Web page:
A MUST READ FOR ALL NEW INDIAN ADMINISTRATIVE SERVICE (IAS) OFFICER EXAMINATION CANDIDATES
Saturday, September 13, 2014
INDIA's "SECULAR" TECH KING KNOWS ISMAILIs HAVE ALWAYS BEEN BETTER TREATED IN INDIA THAN IN PAKISTAN, AND PREMJI IS AN INDIAN AT HEART
India's Tech King
At 4:30 a.m., a light switches on in Azim H. Premji's spacious stone bungalow in the southern Indian city of Bangalore. The 57-year-old chairman of software-services provider Wipro Ltd. (WIT) is awake, fueling up on coffee and bombarding company managers on four continents with e-mails about everything from geopolitics to contract details. At 7, Premji walks the 250 meters to his office on Wipro's five-hectare campus. There, he has breakfast of scrambled eggs and toast with visiting customers or government officials. That's followed by meetings where he focuses on the minutiae of the business -- the cost of airline tickets or whether frequent-traveling Wipro salespeople should have permanent cubicles. Before the sun is overhead at noon, Premji has already worked seven hours, with another seven to go. Frequently, Premji ends his day on a commercial flight -- there is no corporate jet -- to Bombay, San Francisco, London -- anywhere his sales team needs a boost.
An exhausting routine, followed day after day, year after year. And Premji doesn't need to do a bit of it. He owns 84% of Wipro, giving him a net worth of $5.3 billion. That makes him the richest person in India -- and one of the wealthiest on the planet. But he's not even thinking of buying a jet, or even a new car. True, Wipro, with its blue-chip roster of customers such as Microsoft (MSFT), Sony (SNE), and Nokia (NOK), is one of India's top companies. The fastidiously frugal chairman, however, figures those accounts must be zealously guarded, every minute. With competition heating up as never before, top managers have to "get off their asses and get into the field," says Premji.
"EYEBALL TO EYEBALL". That's why, for all his success, Premji seems focused on just one goal: even more success. Wipro has grown from a small producer of cooking oil founded by his father in 1945 to a colossus by Indian standards: 23,000 employees, $902 million in revenues, and $170 million in profits for the fiscal year ended in March. Sales have increased by an average of 25% a year and earnings by 52% annually over the past four years.
Premji isn't slowing down, either. Just a few years ago, Wipro did software coding and systems maintenance. Now it's expanding into more ambitious areas such as high-end research, and helping customers design their IT systems. Consulting today represents 7% of Wipro's revenues, up from zero two years ago. The firm has added 8,000 new employees in the past year, expanding its call-center services and beefing up software expertise in health care, retail, and energy. Premji has bought three companies, and he's extending his global reach, especially to countries in the Middle East, where U.S. outfits are less welcome these days.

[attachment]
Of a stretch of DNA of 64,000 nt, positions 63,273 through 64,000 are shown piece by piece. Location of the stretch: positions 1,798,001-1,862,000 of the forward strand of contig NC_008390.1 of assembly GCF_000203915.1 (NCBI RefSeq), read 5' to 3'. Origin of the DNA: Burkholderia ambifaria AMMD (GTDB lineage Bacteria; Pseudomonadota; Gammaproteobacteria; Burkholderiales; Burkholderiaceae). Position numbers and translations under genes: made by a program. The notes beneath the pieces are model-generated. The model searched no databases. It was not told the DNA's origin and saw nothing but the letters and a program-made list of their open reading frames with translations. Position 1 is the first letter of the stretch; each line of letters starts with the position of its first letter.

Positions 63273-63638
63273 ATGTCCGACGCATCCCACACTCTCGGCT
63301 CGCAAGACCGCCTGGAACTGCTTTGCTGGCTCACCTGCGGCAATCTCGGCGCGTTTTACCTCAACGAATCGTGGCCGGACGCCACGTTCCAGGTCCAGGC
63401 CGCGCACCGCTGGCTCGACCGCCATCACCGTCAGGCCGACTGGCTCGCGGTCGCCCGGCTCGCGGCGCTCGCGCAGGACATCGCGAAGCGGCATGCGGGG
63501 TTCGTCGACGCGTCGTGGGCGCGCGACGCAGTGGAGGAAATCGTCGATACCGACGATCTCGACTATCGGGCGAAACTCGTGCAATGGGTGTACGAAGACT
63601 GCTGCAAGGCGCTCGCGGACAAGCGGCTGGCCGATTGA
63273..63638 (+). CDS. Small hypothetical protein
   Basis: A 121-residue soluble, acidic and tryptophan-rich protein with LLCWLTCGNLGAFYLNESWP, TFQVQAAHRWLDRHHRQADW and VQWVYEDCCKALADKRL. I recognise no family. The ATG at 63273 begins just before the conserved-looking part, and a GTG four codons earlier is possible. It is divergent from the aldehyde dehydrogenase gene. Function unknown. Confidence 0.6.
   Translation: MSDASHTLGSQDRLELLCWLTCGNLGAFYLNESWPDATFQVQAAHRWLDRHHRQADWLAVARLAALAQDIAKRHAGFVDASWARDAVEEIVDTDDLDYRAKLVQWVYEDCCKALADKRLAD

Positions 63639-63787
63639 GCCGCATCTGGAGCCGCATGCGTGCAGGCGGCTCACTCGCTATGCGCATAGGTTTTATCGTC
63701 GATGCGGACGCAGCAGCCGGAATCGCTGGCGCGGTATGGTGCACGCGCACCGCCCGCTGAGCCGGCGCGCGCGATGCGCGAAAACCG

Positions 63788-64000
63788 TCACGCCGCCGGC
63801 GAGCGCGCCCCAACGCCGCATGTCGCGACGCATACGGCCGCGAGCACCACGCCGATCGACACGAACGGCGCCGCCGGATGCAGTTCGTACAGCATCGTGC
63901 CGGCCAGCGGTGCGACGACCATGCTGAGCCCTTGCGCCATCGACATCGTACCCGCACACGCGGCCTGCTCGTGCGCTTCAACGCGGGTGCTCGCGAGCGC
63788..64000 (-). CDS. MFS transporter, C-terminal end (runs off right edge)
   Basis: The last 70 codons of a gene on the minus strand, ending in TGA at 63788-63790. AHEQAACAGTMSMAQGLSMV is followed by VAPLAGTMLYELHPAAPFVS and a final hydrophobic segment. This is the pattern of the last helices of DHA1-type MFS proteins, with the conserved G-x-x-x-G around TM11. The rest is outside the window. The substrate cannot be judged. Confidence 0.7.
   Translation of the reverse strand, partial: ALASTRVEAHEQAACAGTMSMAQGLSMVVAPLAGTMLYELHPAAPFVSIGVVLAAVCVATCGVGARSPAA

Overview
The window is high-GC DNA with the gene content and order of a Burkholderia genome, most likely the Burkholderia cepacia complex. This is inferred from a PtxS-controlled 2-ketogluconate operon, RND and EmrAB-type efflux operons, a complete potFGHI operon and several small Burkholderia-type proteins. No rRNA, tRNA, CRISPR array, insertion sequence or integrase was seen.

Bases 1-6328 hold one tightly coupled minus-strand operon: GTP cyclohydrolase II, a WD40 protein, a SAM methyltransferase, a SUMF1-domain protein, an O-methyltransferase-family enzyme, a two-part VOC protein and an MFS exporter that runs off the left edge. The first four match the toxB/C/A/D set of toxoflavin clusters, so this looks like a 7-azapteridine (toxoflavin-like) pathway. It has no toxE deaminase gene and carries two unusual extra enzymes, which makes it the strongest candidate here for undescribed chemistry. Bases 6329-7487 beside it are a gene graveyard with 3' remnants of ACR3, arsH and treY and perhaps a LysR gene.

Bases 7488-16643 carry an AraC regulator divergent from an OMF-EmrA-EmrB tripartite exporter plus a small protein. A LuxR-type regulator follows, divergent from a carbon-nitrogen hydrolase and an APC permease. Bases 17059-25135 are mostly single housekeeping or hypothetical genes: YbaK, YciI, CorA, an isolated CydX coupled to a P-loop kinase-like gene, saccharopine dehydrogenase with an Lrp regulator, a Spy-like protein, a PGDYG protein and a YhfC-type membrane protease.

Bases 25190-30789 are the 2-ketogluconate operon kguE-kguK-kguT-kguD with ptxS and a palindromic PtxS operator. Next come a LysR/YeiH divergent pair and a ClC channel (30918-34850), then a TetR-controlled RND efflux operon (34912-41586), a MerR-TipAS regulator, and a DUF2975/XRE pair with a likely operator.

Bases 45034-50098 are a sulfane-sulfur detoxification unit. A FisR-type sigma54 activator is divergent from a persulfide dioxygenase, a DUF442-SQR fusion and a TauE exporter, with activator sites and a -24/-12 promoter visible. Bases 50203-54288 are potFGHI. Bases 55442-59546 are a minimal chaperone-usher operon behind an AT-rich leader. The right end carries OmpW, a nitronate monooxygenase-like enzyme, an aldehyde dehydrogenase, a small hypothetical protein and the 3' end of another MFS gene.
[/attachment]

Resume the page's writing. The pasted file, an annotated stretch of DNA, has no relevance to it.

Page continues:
Over the years, Premji has impressed business leaders worldwide with his honesty, financial discipline, and ability to attract top professionals. "He does business straight, eyeball to eyeball," says former General Electric Co. (GE) chairman and CEO John F. "Jack" Welch, who has worked with Premji as a part- ner and customer for the past decade.
For the growing number of white-collar workers from Silicon Valley to Sydney worried about losing their jobs to low-wage software experts in India, the ambitious billionaire is a serious threat. Yet this IT mogul faces the challenge of being too successful. With the U.S. caught in a jobless recovery, the issue of outsourcing to low-cost destinations is becoming ever-more controversial. American politicians are calling for restrictions designed to make it harder for companies like Wipro to win business. On Oct. 1, the number of U.S. visas available to foreign professionals fell by 66%, to 65,000. The move will hit Indian companies such as Wipro especially hard, since they often dispatch engineers from Bangalore to their U.S. customers' offices.
BEYOND BANGALORE. Yet Premji isn't scaling back his plans. His goal is to turn Wipro into one of the Top 10 IT-service companies in the world. To make the vision a reality, Premji must go beyond Bangalore. Four years ago, he moved Wipro's tech headquarters to Santa Clara, Calif., closer to the company's customers, and hired Vivek Paul, a former GE Medical Systems manager, as chief executive. He has adopted the rigorous processes of Six Sigma quality standards to stay nimble as the company grows.
Now he's on the prowl for deals that will arm Wipro with expertise in the sophisticated and lucrative tech consulting business, so it can take on the likes of IBM and Aaccenture. In July, 2002, Wipro paid $90 million for India's top call-center operator, Spectramind. Last November, Wipro became the first indian IT company to make a major U.S. acquisition, buying the 100-person energy practice of Boston-based tech consultant American Management Systems Inc. for $24 million. And this May the company bought NerveWire Inc., a financial-services consultant in Newton, Mass., for $19 million. "I want Wipro to play a big role in the global IT services arena," Premji says. That's starting to happen: In April, Wipro beat out Oracle Corp. to provide tech services to Scandinavian telco TeliaSonera. "The Indian companies are getting very involved in these big deals, so there's huge pricing pressure," gripes Oracle CEO Lawrence J. Ellison.